Ever wondered about that dipstick with colourful squares on it? The typical one has two squares, one for testing glucose, and one for testing protein. The more complex dipstick also tests for nitrates, white cells and ketones. Your LMC will be able to tell you the result immediately.
Having protein in your urine when pregnant is normal, because your kidneys are working harder. However, it may also mean that you’re fighting a minor infection. It may also be an early sign of pre-eclampsia, a potentially dangerous condition that needs immediate attention. Symptoms of pre-eclampsia include headaches, blurring or flashing vision, sudden swelling of your face, hands and feet.
Nitrates and white cells may also be a sign of an infection. Sugar in your urine can indicate gestational diabetes, and if your LMC has any concerns, you will be referred for further tests.
Ketones are produced when the body starts breaking down fat for energy. This can happen when you’re not getting enough carbohydrates and are losing weight. If ketones are present in combination with sugar, it could be a sign of diabetes.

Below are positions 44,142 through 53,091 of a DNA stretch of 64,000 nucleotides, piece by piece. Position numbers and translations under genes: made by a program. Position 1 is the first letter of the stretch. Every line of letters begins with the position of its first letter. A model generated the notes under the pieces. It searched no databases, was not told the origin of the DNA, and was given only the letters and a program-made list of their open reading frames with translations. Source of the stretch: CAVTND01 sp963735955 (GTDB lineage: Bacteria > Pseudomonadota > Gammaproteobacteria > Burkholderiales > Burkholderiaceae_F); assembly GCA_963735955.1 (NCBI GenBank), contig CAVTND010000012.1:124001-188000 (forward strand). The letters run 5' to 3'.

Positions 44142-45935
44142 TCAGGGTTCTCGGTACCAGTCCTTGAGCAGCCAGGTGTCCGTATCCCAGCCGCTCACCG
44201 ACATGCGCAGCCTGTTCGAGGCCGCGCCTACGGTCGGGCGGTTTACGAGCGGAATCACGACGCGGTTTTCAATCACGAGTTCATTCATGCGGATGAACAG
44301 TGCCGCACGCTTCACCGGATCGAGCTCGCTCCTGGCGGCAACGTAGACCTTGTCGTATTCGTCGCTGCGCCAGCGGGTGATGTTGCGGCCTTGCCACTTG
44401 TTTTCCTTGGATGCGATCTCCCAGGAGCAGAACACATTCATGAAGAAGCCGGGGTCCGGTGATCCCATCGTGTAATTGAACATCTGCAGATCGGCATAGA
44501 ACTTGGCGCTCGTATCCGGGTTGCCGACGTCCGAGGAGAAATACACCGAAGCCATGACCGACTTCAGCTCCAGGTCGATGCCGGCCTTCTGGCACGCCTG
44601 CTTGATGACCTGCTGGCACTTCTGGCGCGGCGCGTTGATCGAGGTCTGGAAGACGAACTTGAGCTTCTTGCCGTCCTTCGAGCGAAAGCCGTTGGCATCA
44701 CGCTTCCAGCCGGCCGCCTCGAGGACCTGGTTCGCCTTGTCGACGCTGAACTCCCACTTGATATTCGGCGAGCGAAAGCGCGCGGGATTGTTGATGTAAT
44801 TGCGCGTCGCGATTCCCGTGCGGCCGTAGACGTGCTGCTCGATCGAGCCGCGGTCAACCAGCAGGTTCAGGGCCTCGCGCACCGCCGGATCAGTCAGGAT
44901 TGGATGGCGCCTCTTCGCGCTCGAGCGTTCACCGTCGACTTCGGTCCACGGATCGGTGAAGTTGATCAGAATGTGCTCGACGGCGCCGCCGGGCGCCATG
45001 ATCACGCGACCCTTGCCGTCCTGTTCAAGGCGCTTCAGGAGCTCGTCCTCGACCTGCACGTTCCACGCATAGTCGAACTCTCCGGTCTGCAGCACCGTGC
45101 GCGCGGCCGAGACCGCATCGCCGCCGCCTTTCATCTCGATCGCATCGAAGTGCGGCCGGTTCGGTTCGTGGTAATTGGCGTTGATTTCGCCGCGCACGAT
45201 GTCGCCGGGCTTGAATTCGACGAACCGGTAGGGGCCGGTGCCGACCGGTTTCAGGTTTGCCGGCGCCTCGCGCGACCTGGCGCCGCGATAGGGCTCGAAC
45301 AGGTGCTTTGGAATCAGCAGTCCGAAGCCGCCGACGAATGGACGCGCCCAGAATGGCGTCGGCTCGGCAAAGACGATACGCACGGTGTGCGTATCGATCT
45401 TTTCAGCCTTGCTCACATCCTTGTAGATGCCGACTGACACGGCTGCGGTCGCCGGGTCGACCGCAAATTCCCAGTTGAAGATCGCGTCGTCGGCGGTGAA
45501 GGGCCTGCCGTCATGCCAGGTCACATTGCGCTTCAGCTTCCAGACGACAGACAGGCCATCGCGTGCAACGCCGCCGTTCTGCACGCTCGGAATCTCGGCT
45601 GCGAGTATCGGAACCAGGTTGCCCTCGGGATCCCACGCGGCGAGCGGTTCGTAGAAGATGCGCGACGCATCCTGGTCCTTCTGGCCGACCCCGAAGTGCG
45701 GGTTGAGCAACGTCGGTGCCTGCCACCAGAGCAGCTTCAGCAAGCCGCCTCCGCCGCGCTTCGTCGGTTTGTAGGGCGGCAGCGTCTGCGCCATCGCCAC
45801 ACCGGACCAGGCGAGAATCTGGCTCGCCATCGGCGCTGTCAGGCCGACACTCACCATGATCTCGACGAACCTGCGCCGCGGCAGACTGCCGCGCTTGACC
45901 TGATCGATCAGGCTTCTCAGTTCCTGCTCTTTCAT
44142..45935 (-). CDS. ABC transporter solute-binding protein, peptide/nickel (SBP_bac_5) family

If you notice a dark vertical line going from her belly button down, that’s the linea nigra. It was always there, but now it’s painted darker by the pregnancy hormones, the same ones that may have darkened her areolas. The pigmentation will disappear after the baby is born.
Hopefully you like all kinds of vegetables, because this week you’re a cauliflower, or at least the size of a cauliflower head. You can now open and close your eyes, and you sleep and wake up at regular intervals.
Photos in the bumpandbaby.co.nz/week-by-week/ are by Lenart Nilsson. Lenart's series was bought to fame when his photo, considered the greatest photo of the 20th century, appeared on the cover of Life magazine in 1965. “Everyone interprets images differently, depending on their social, cultural and religious background. In the digital era, I believe it is more important than ever to go back and take a look inside ourselves. What better way of doing that than with these photos?” ~ Jane Stene, art gallery director and curator of Lenart's definitive black and white series, told the The Guardian in 2019. It is Lenart Nilsson's wish that his images are never used for political debate about pro-life.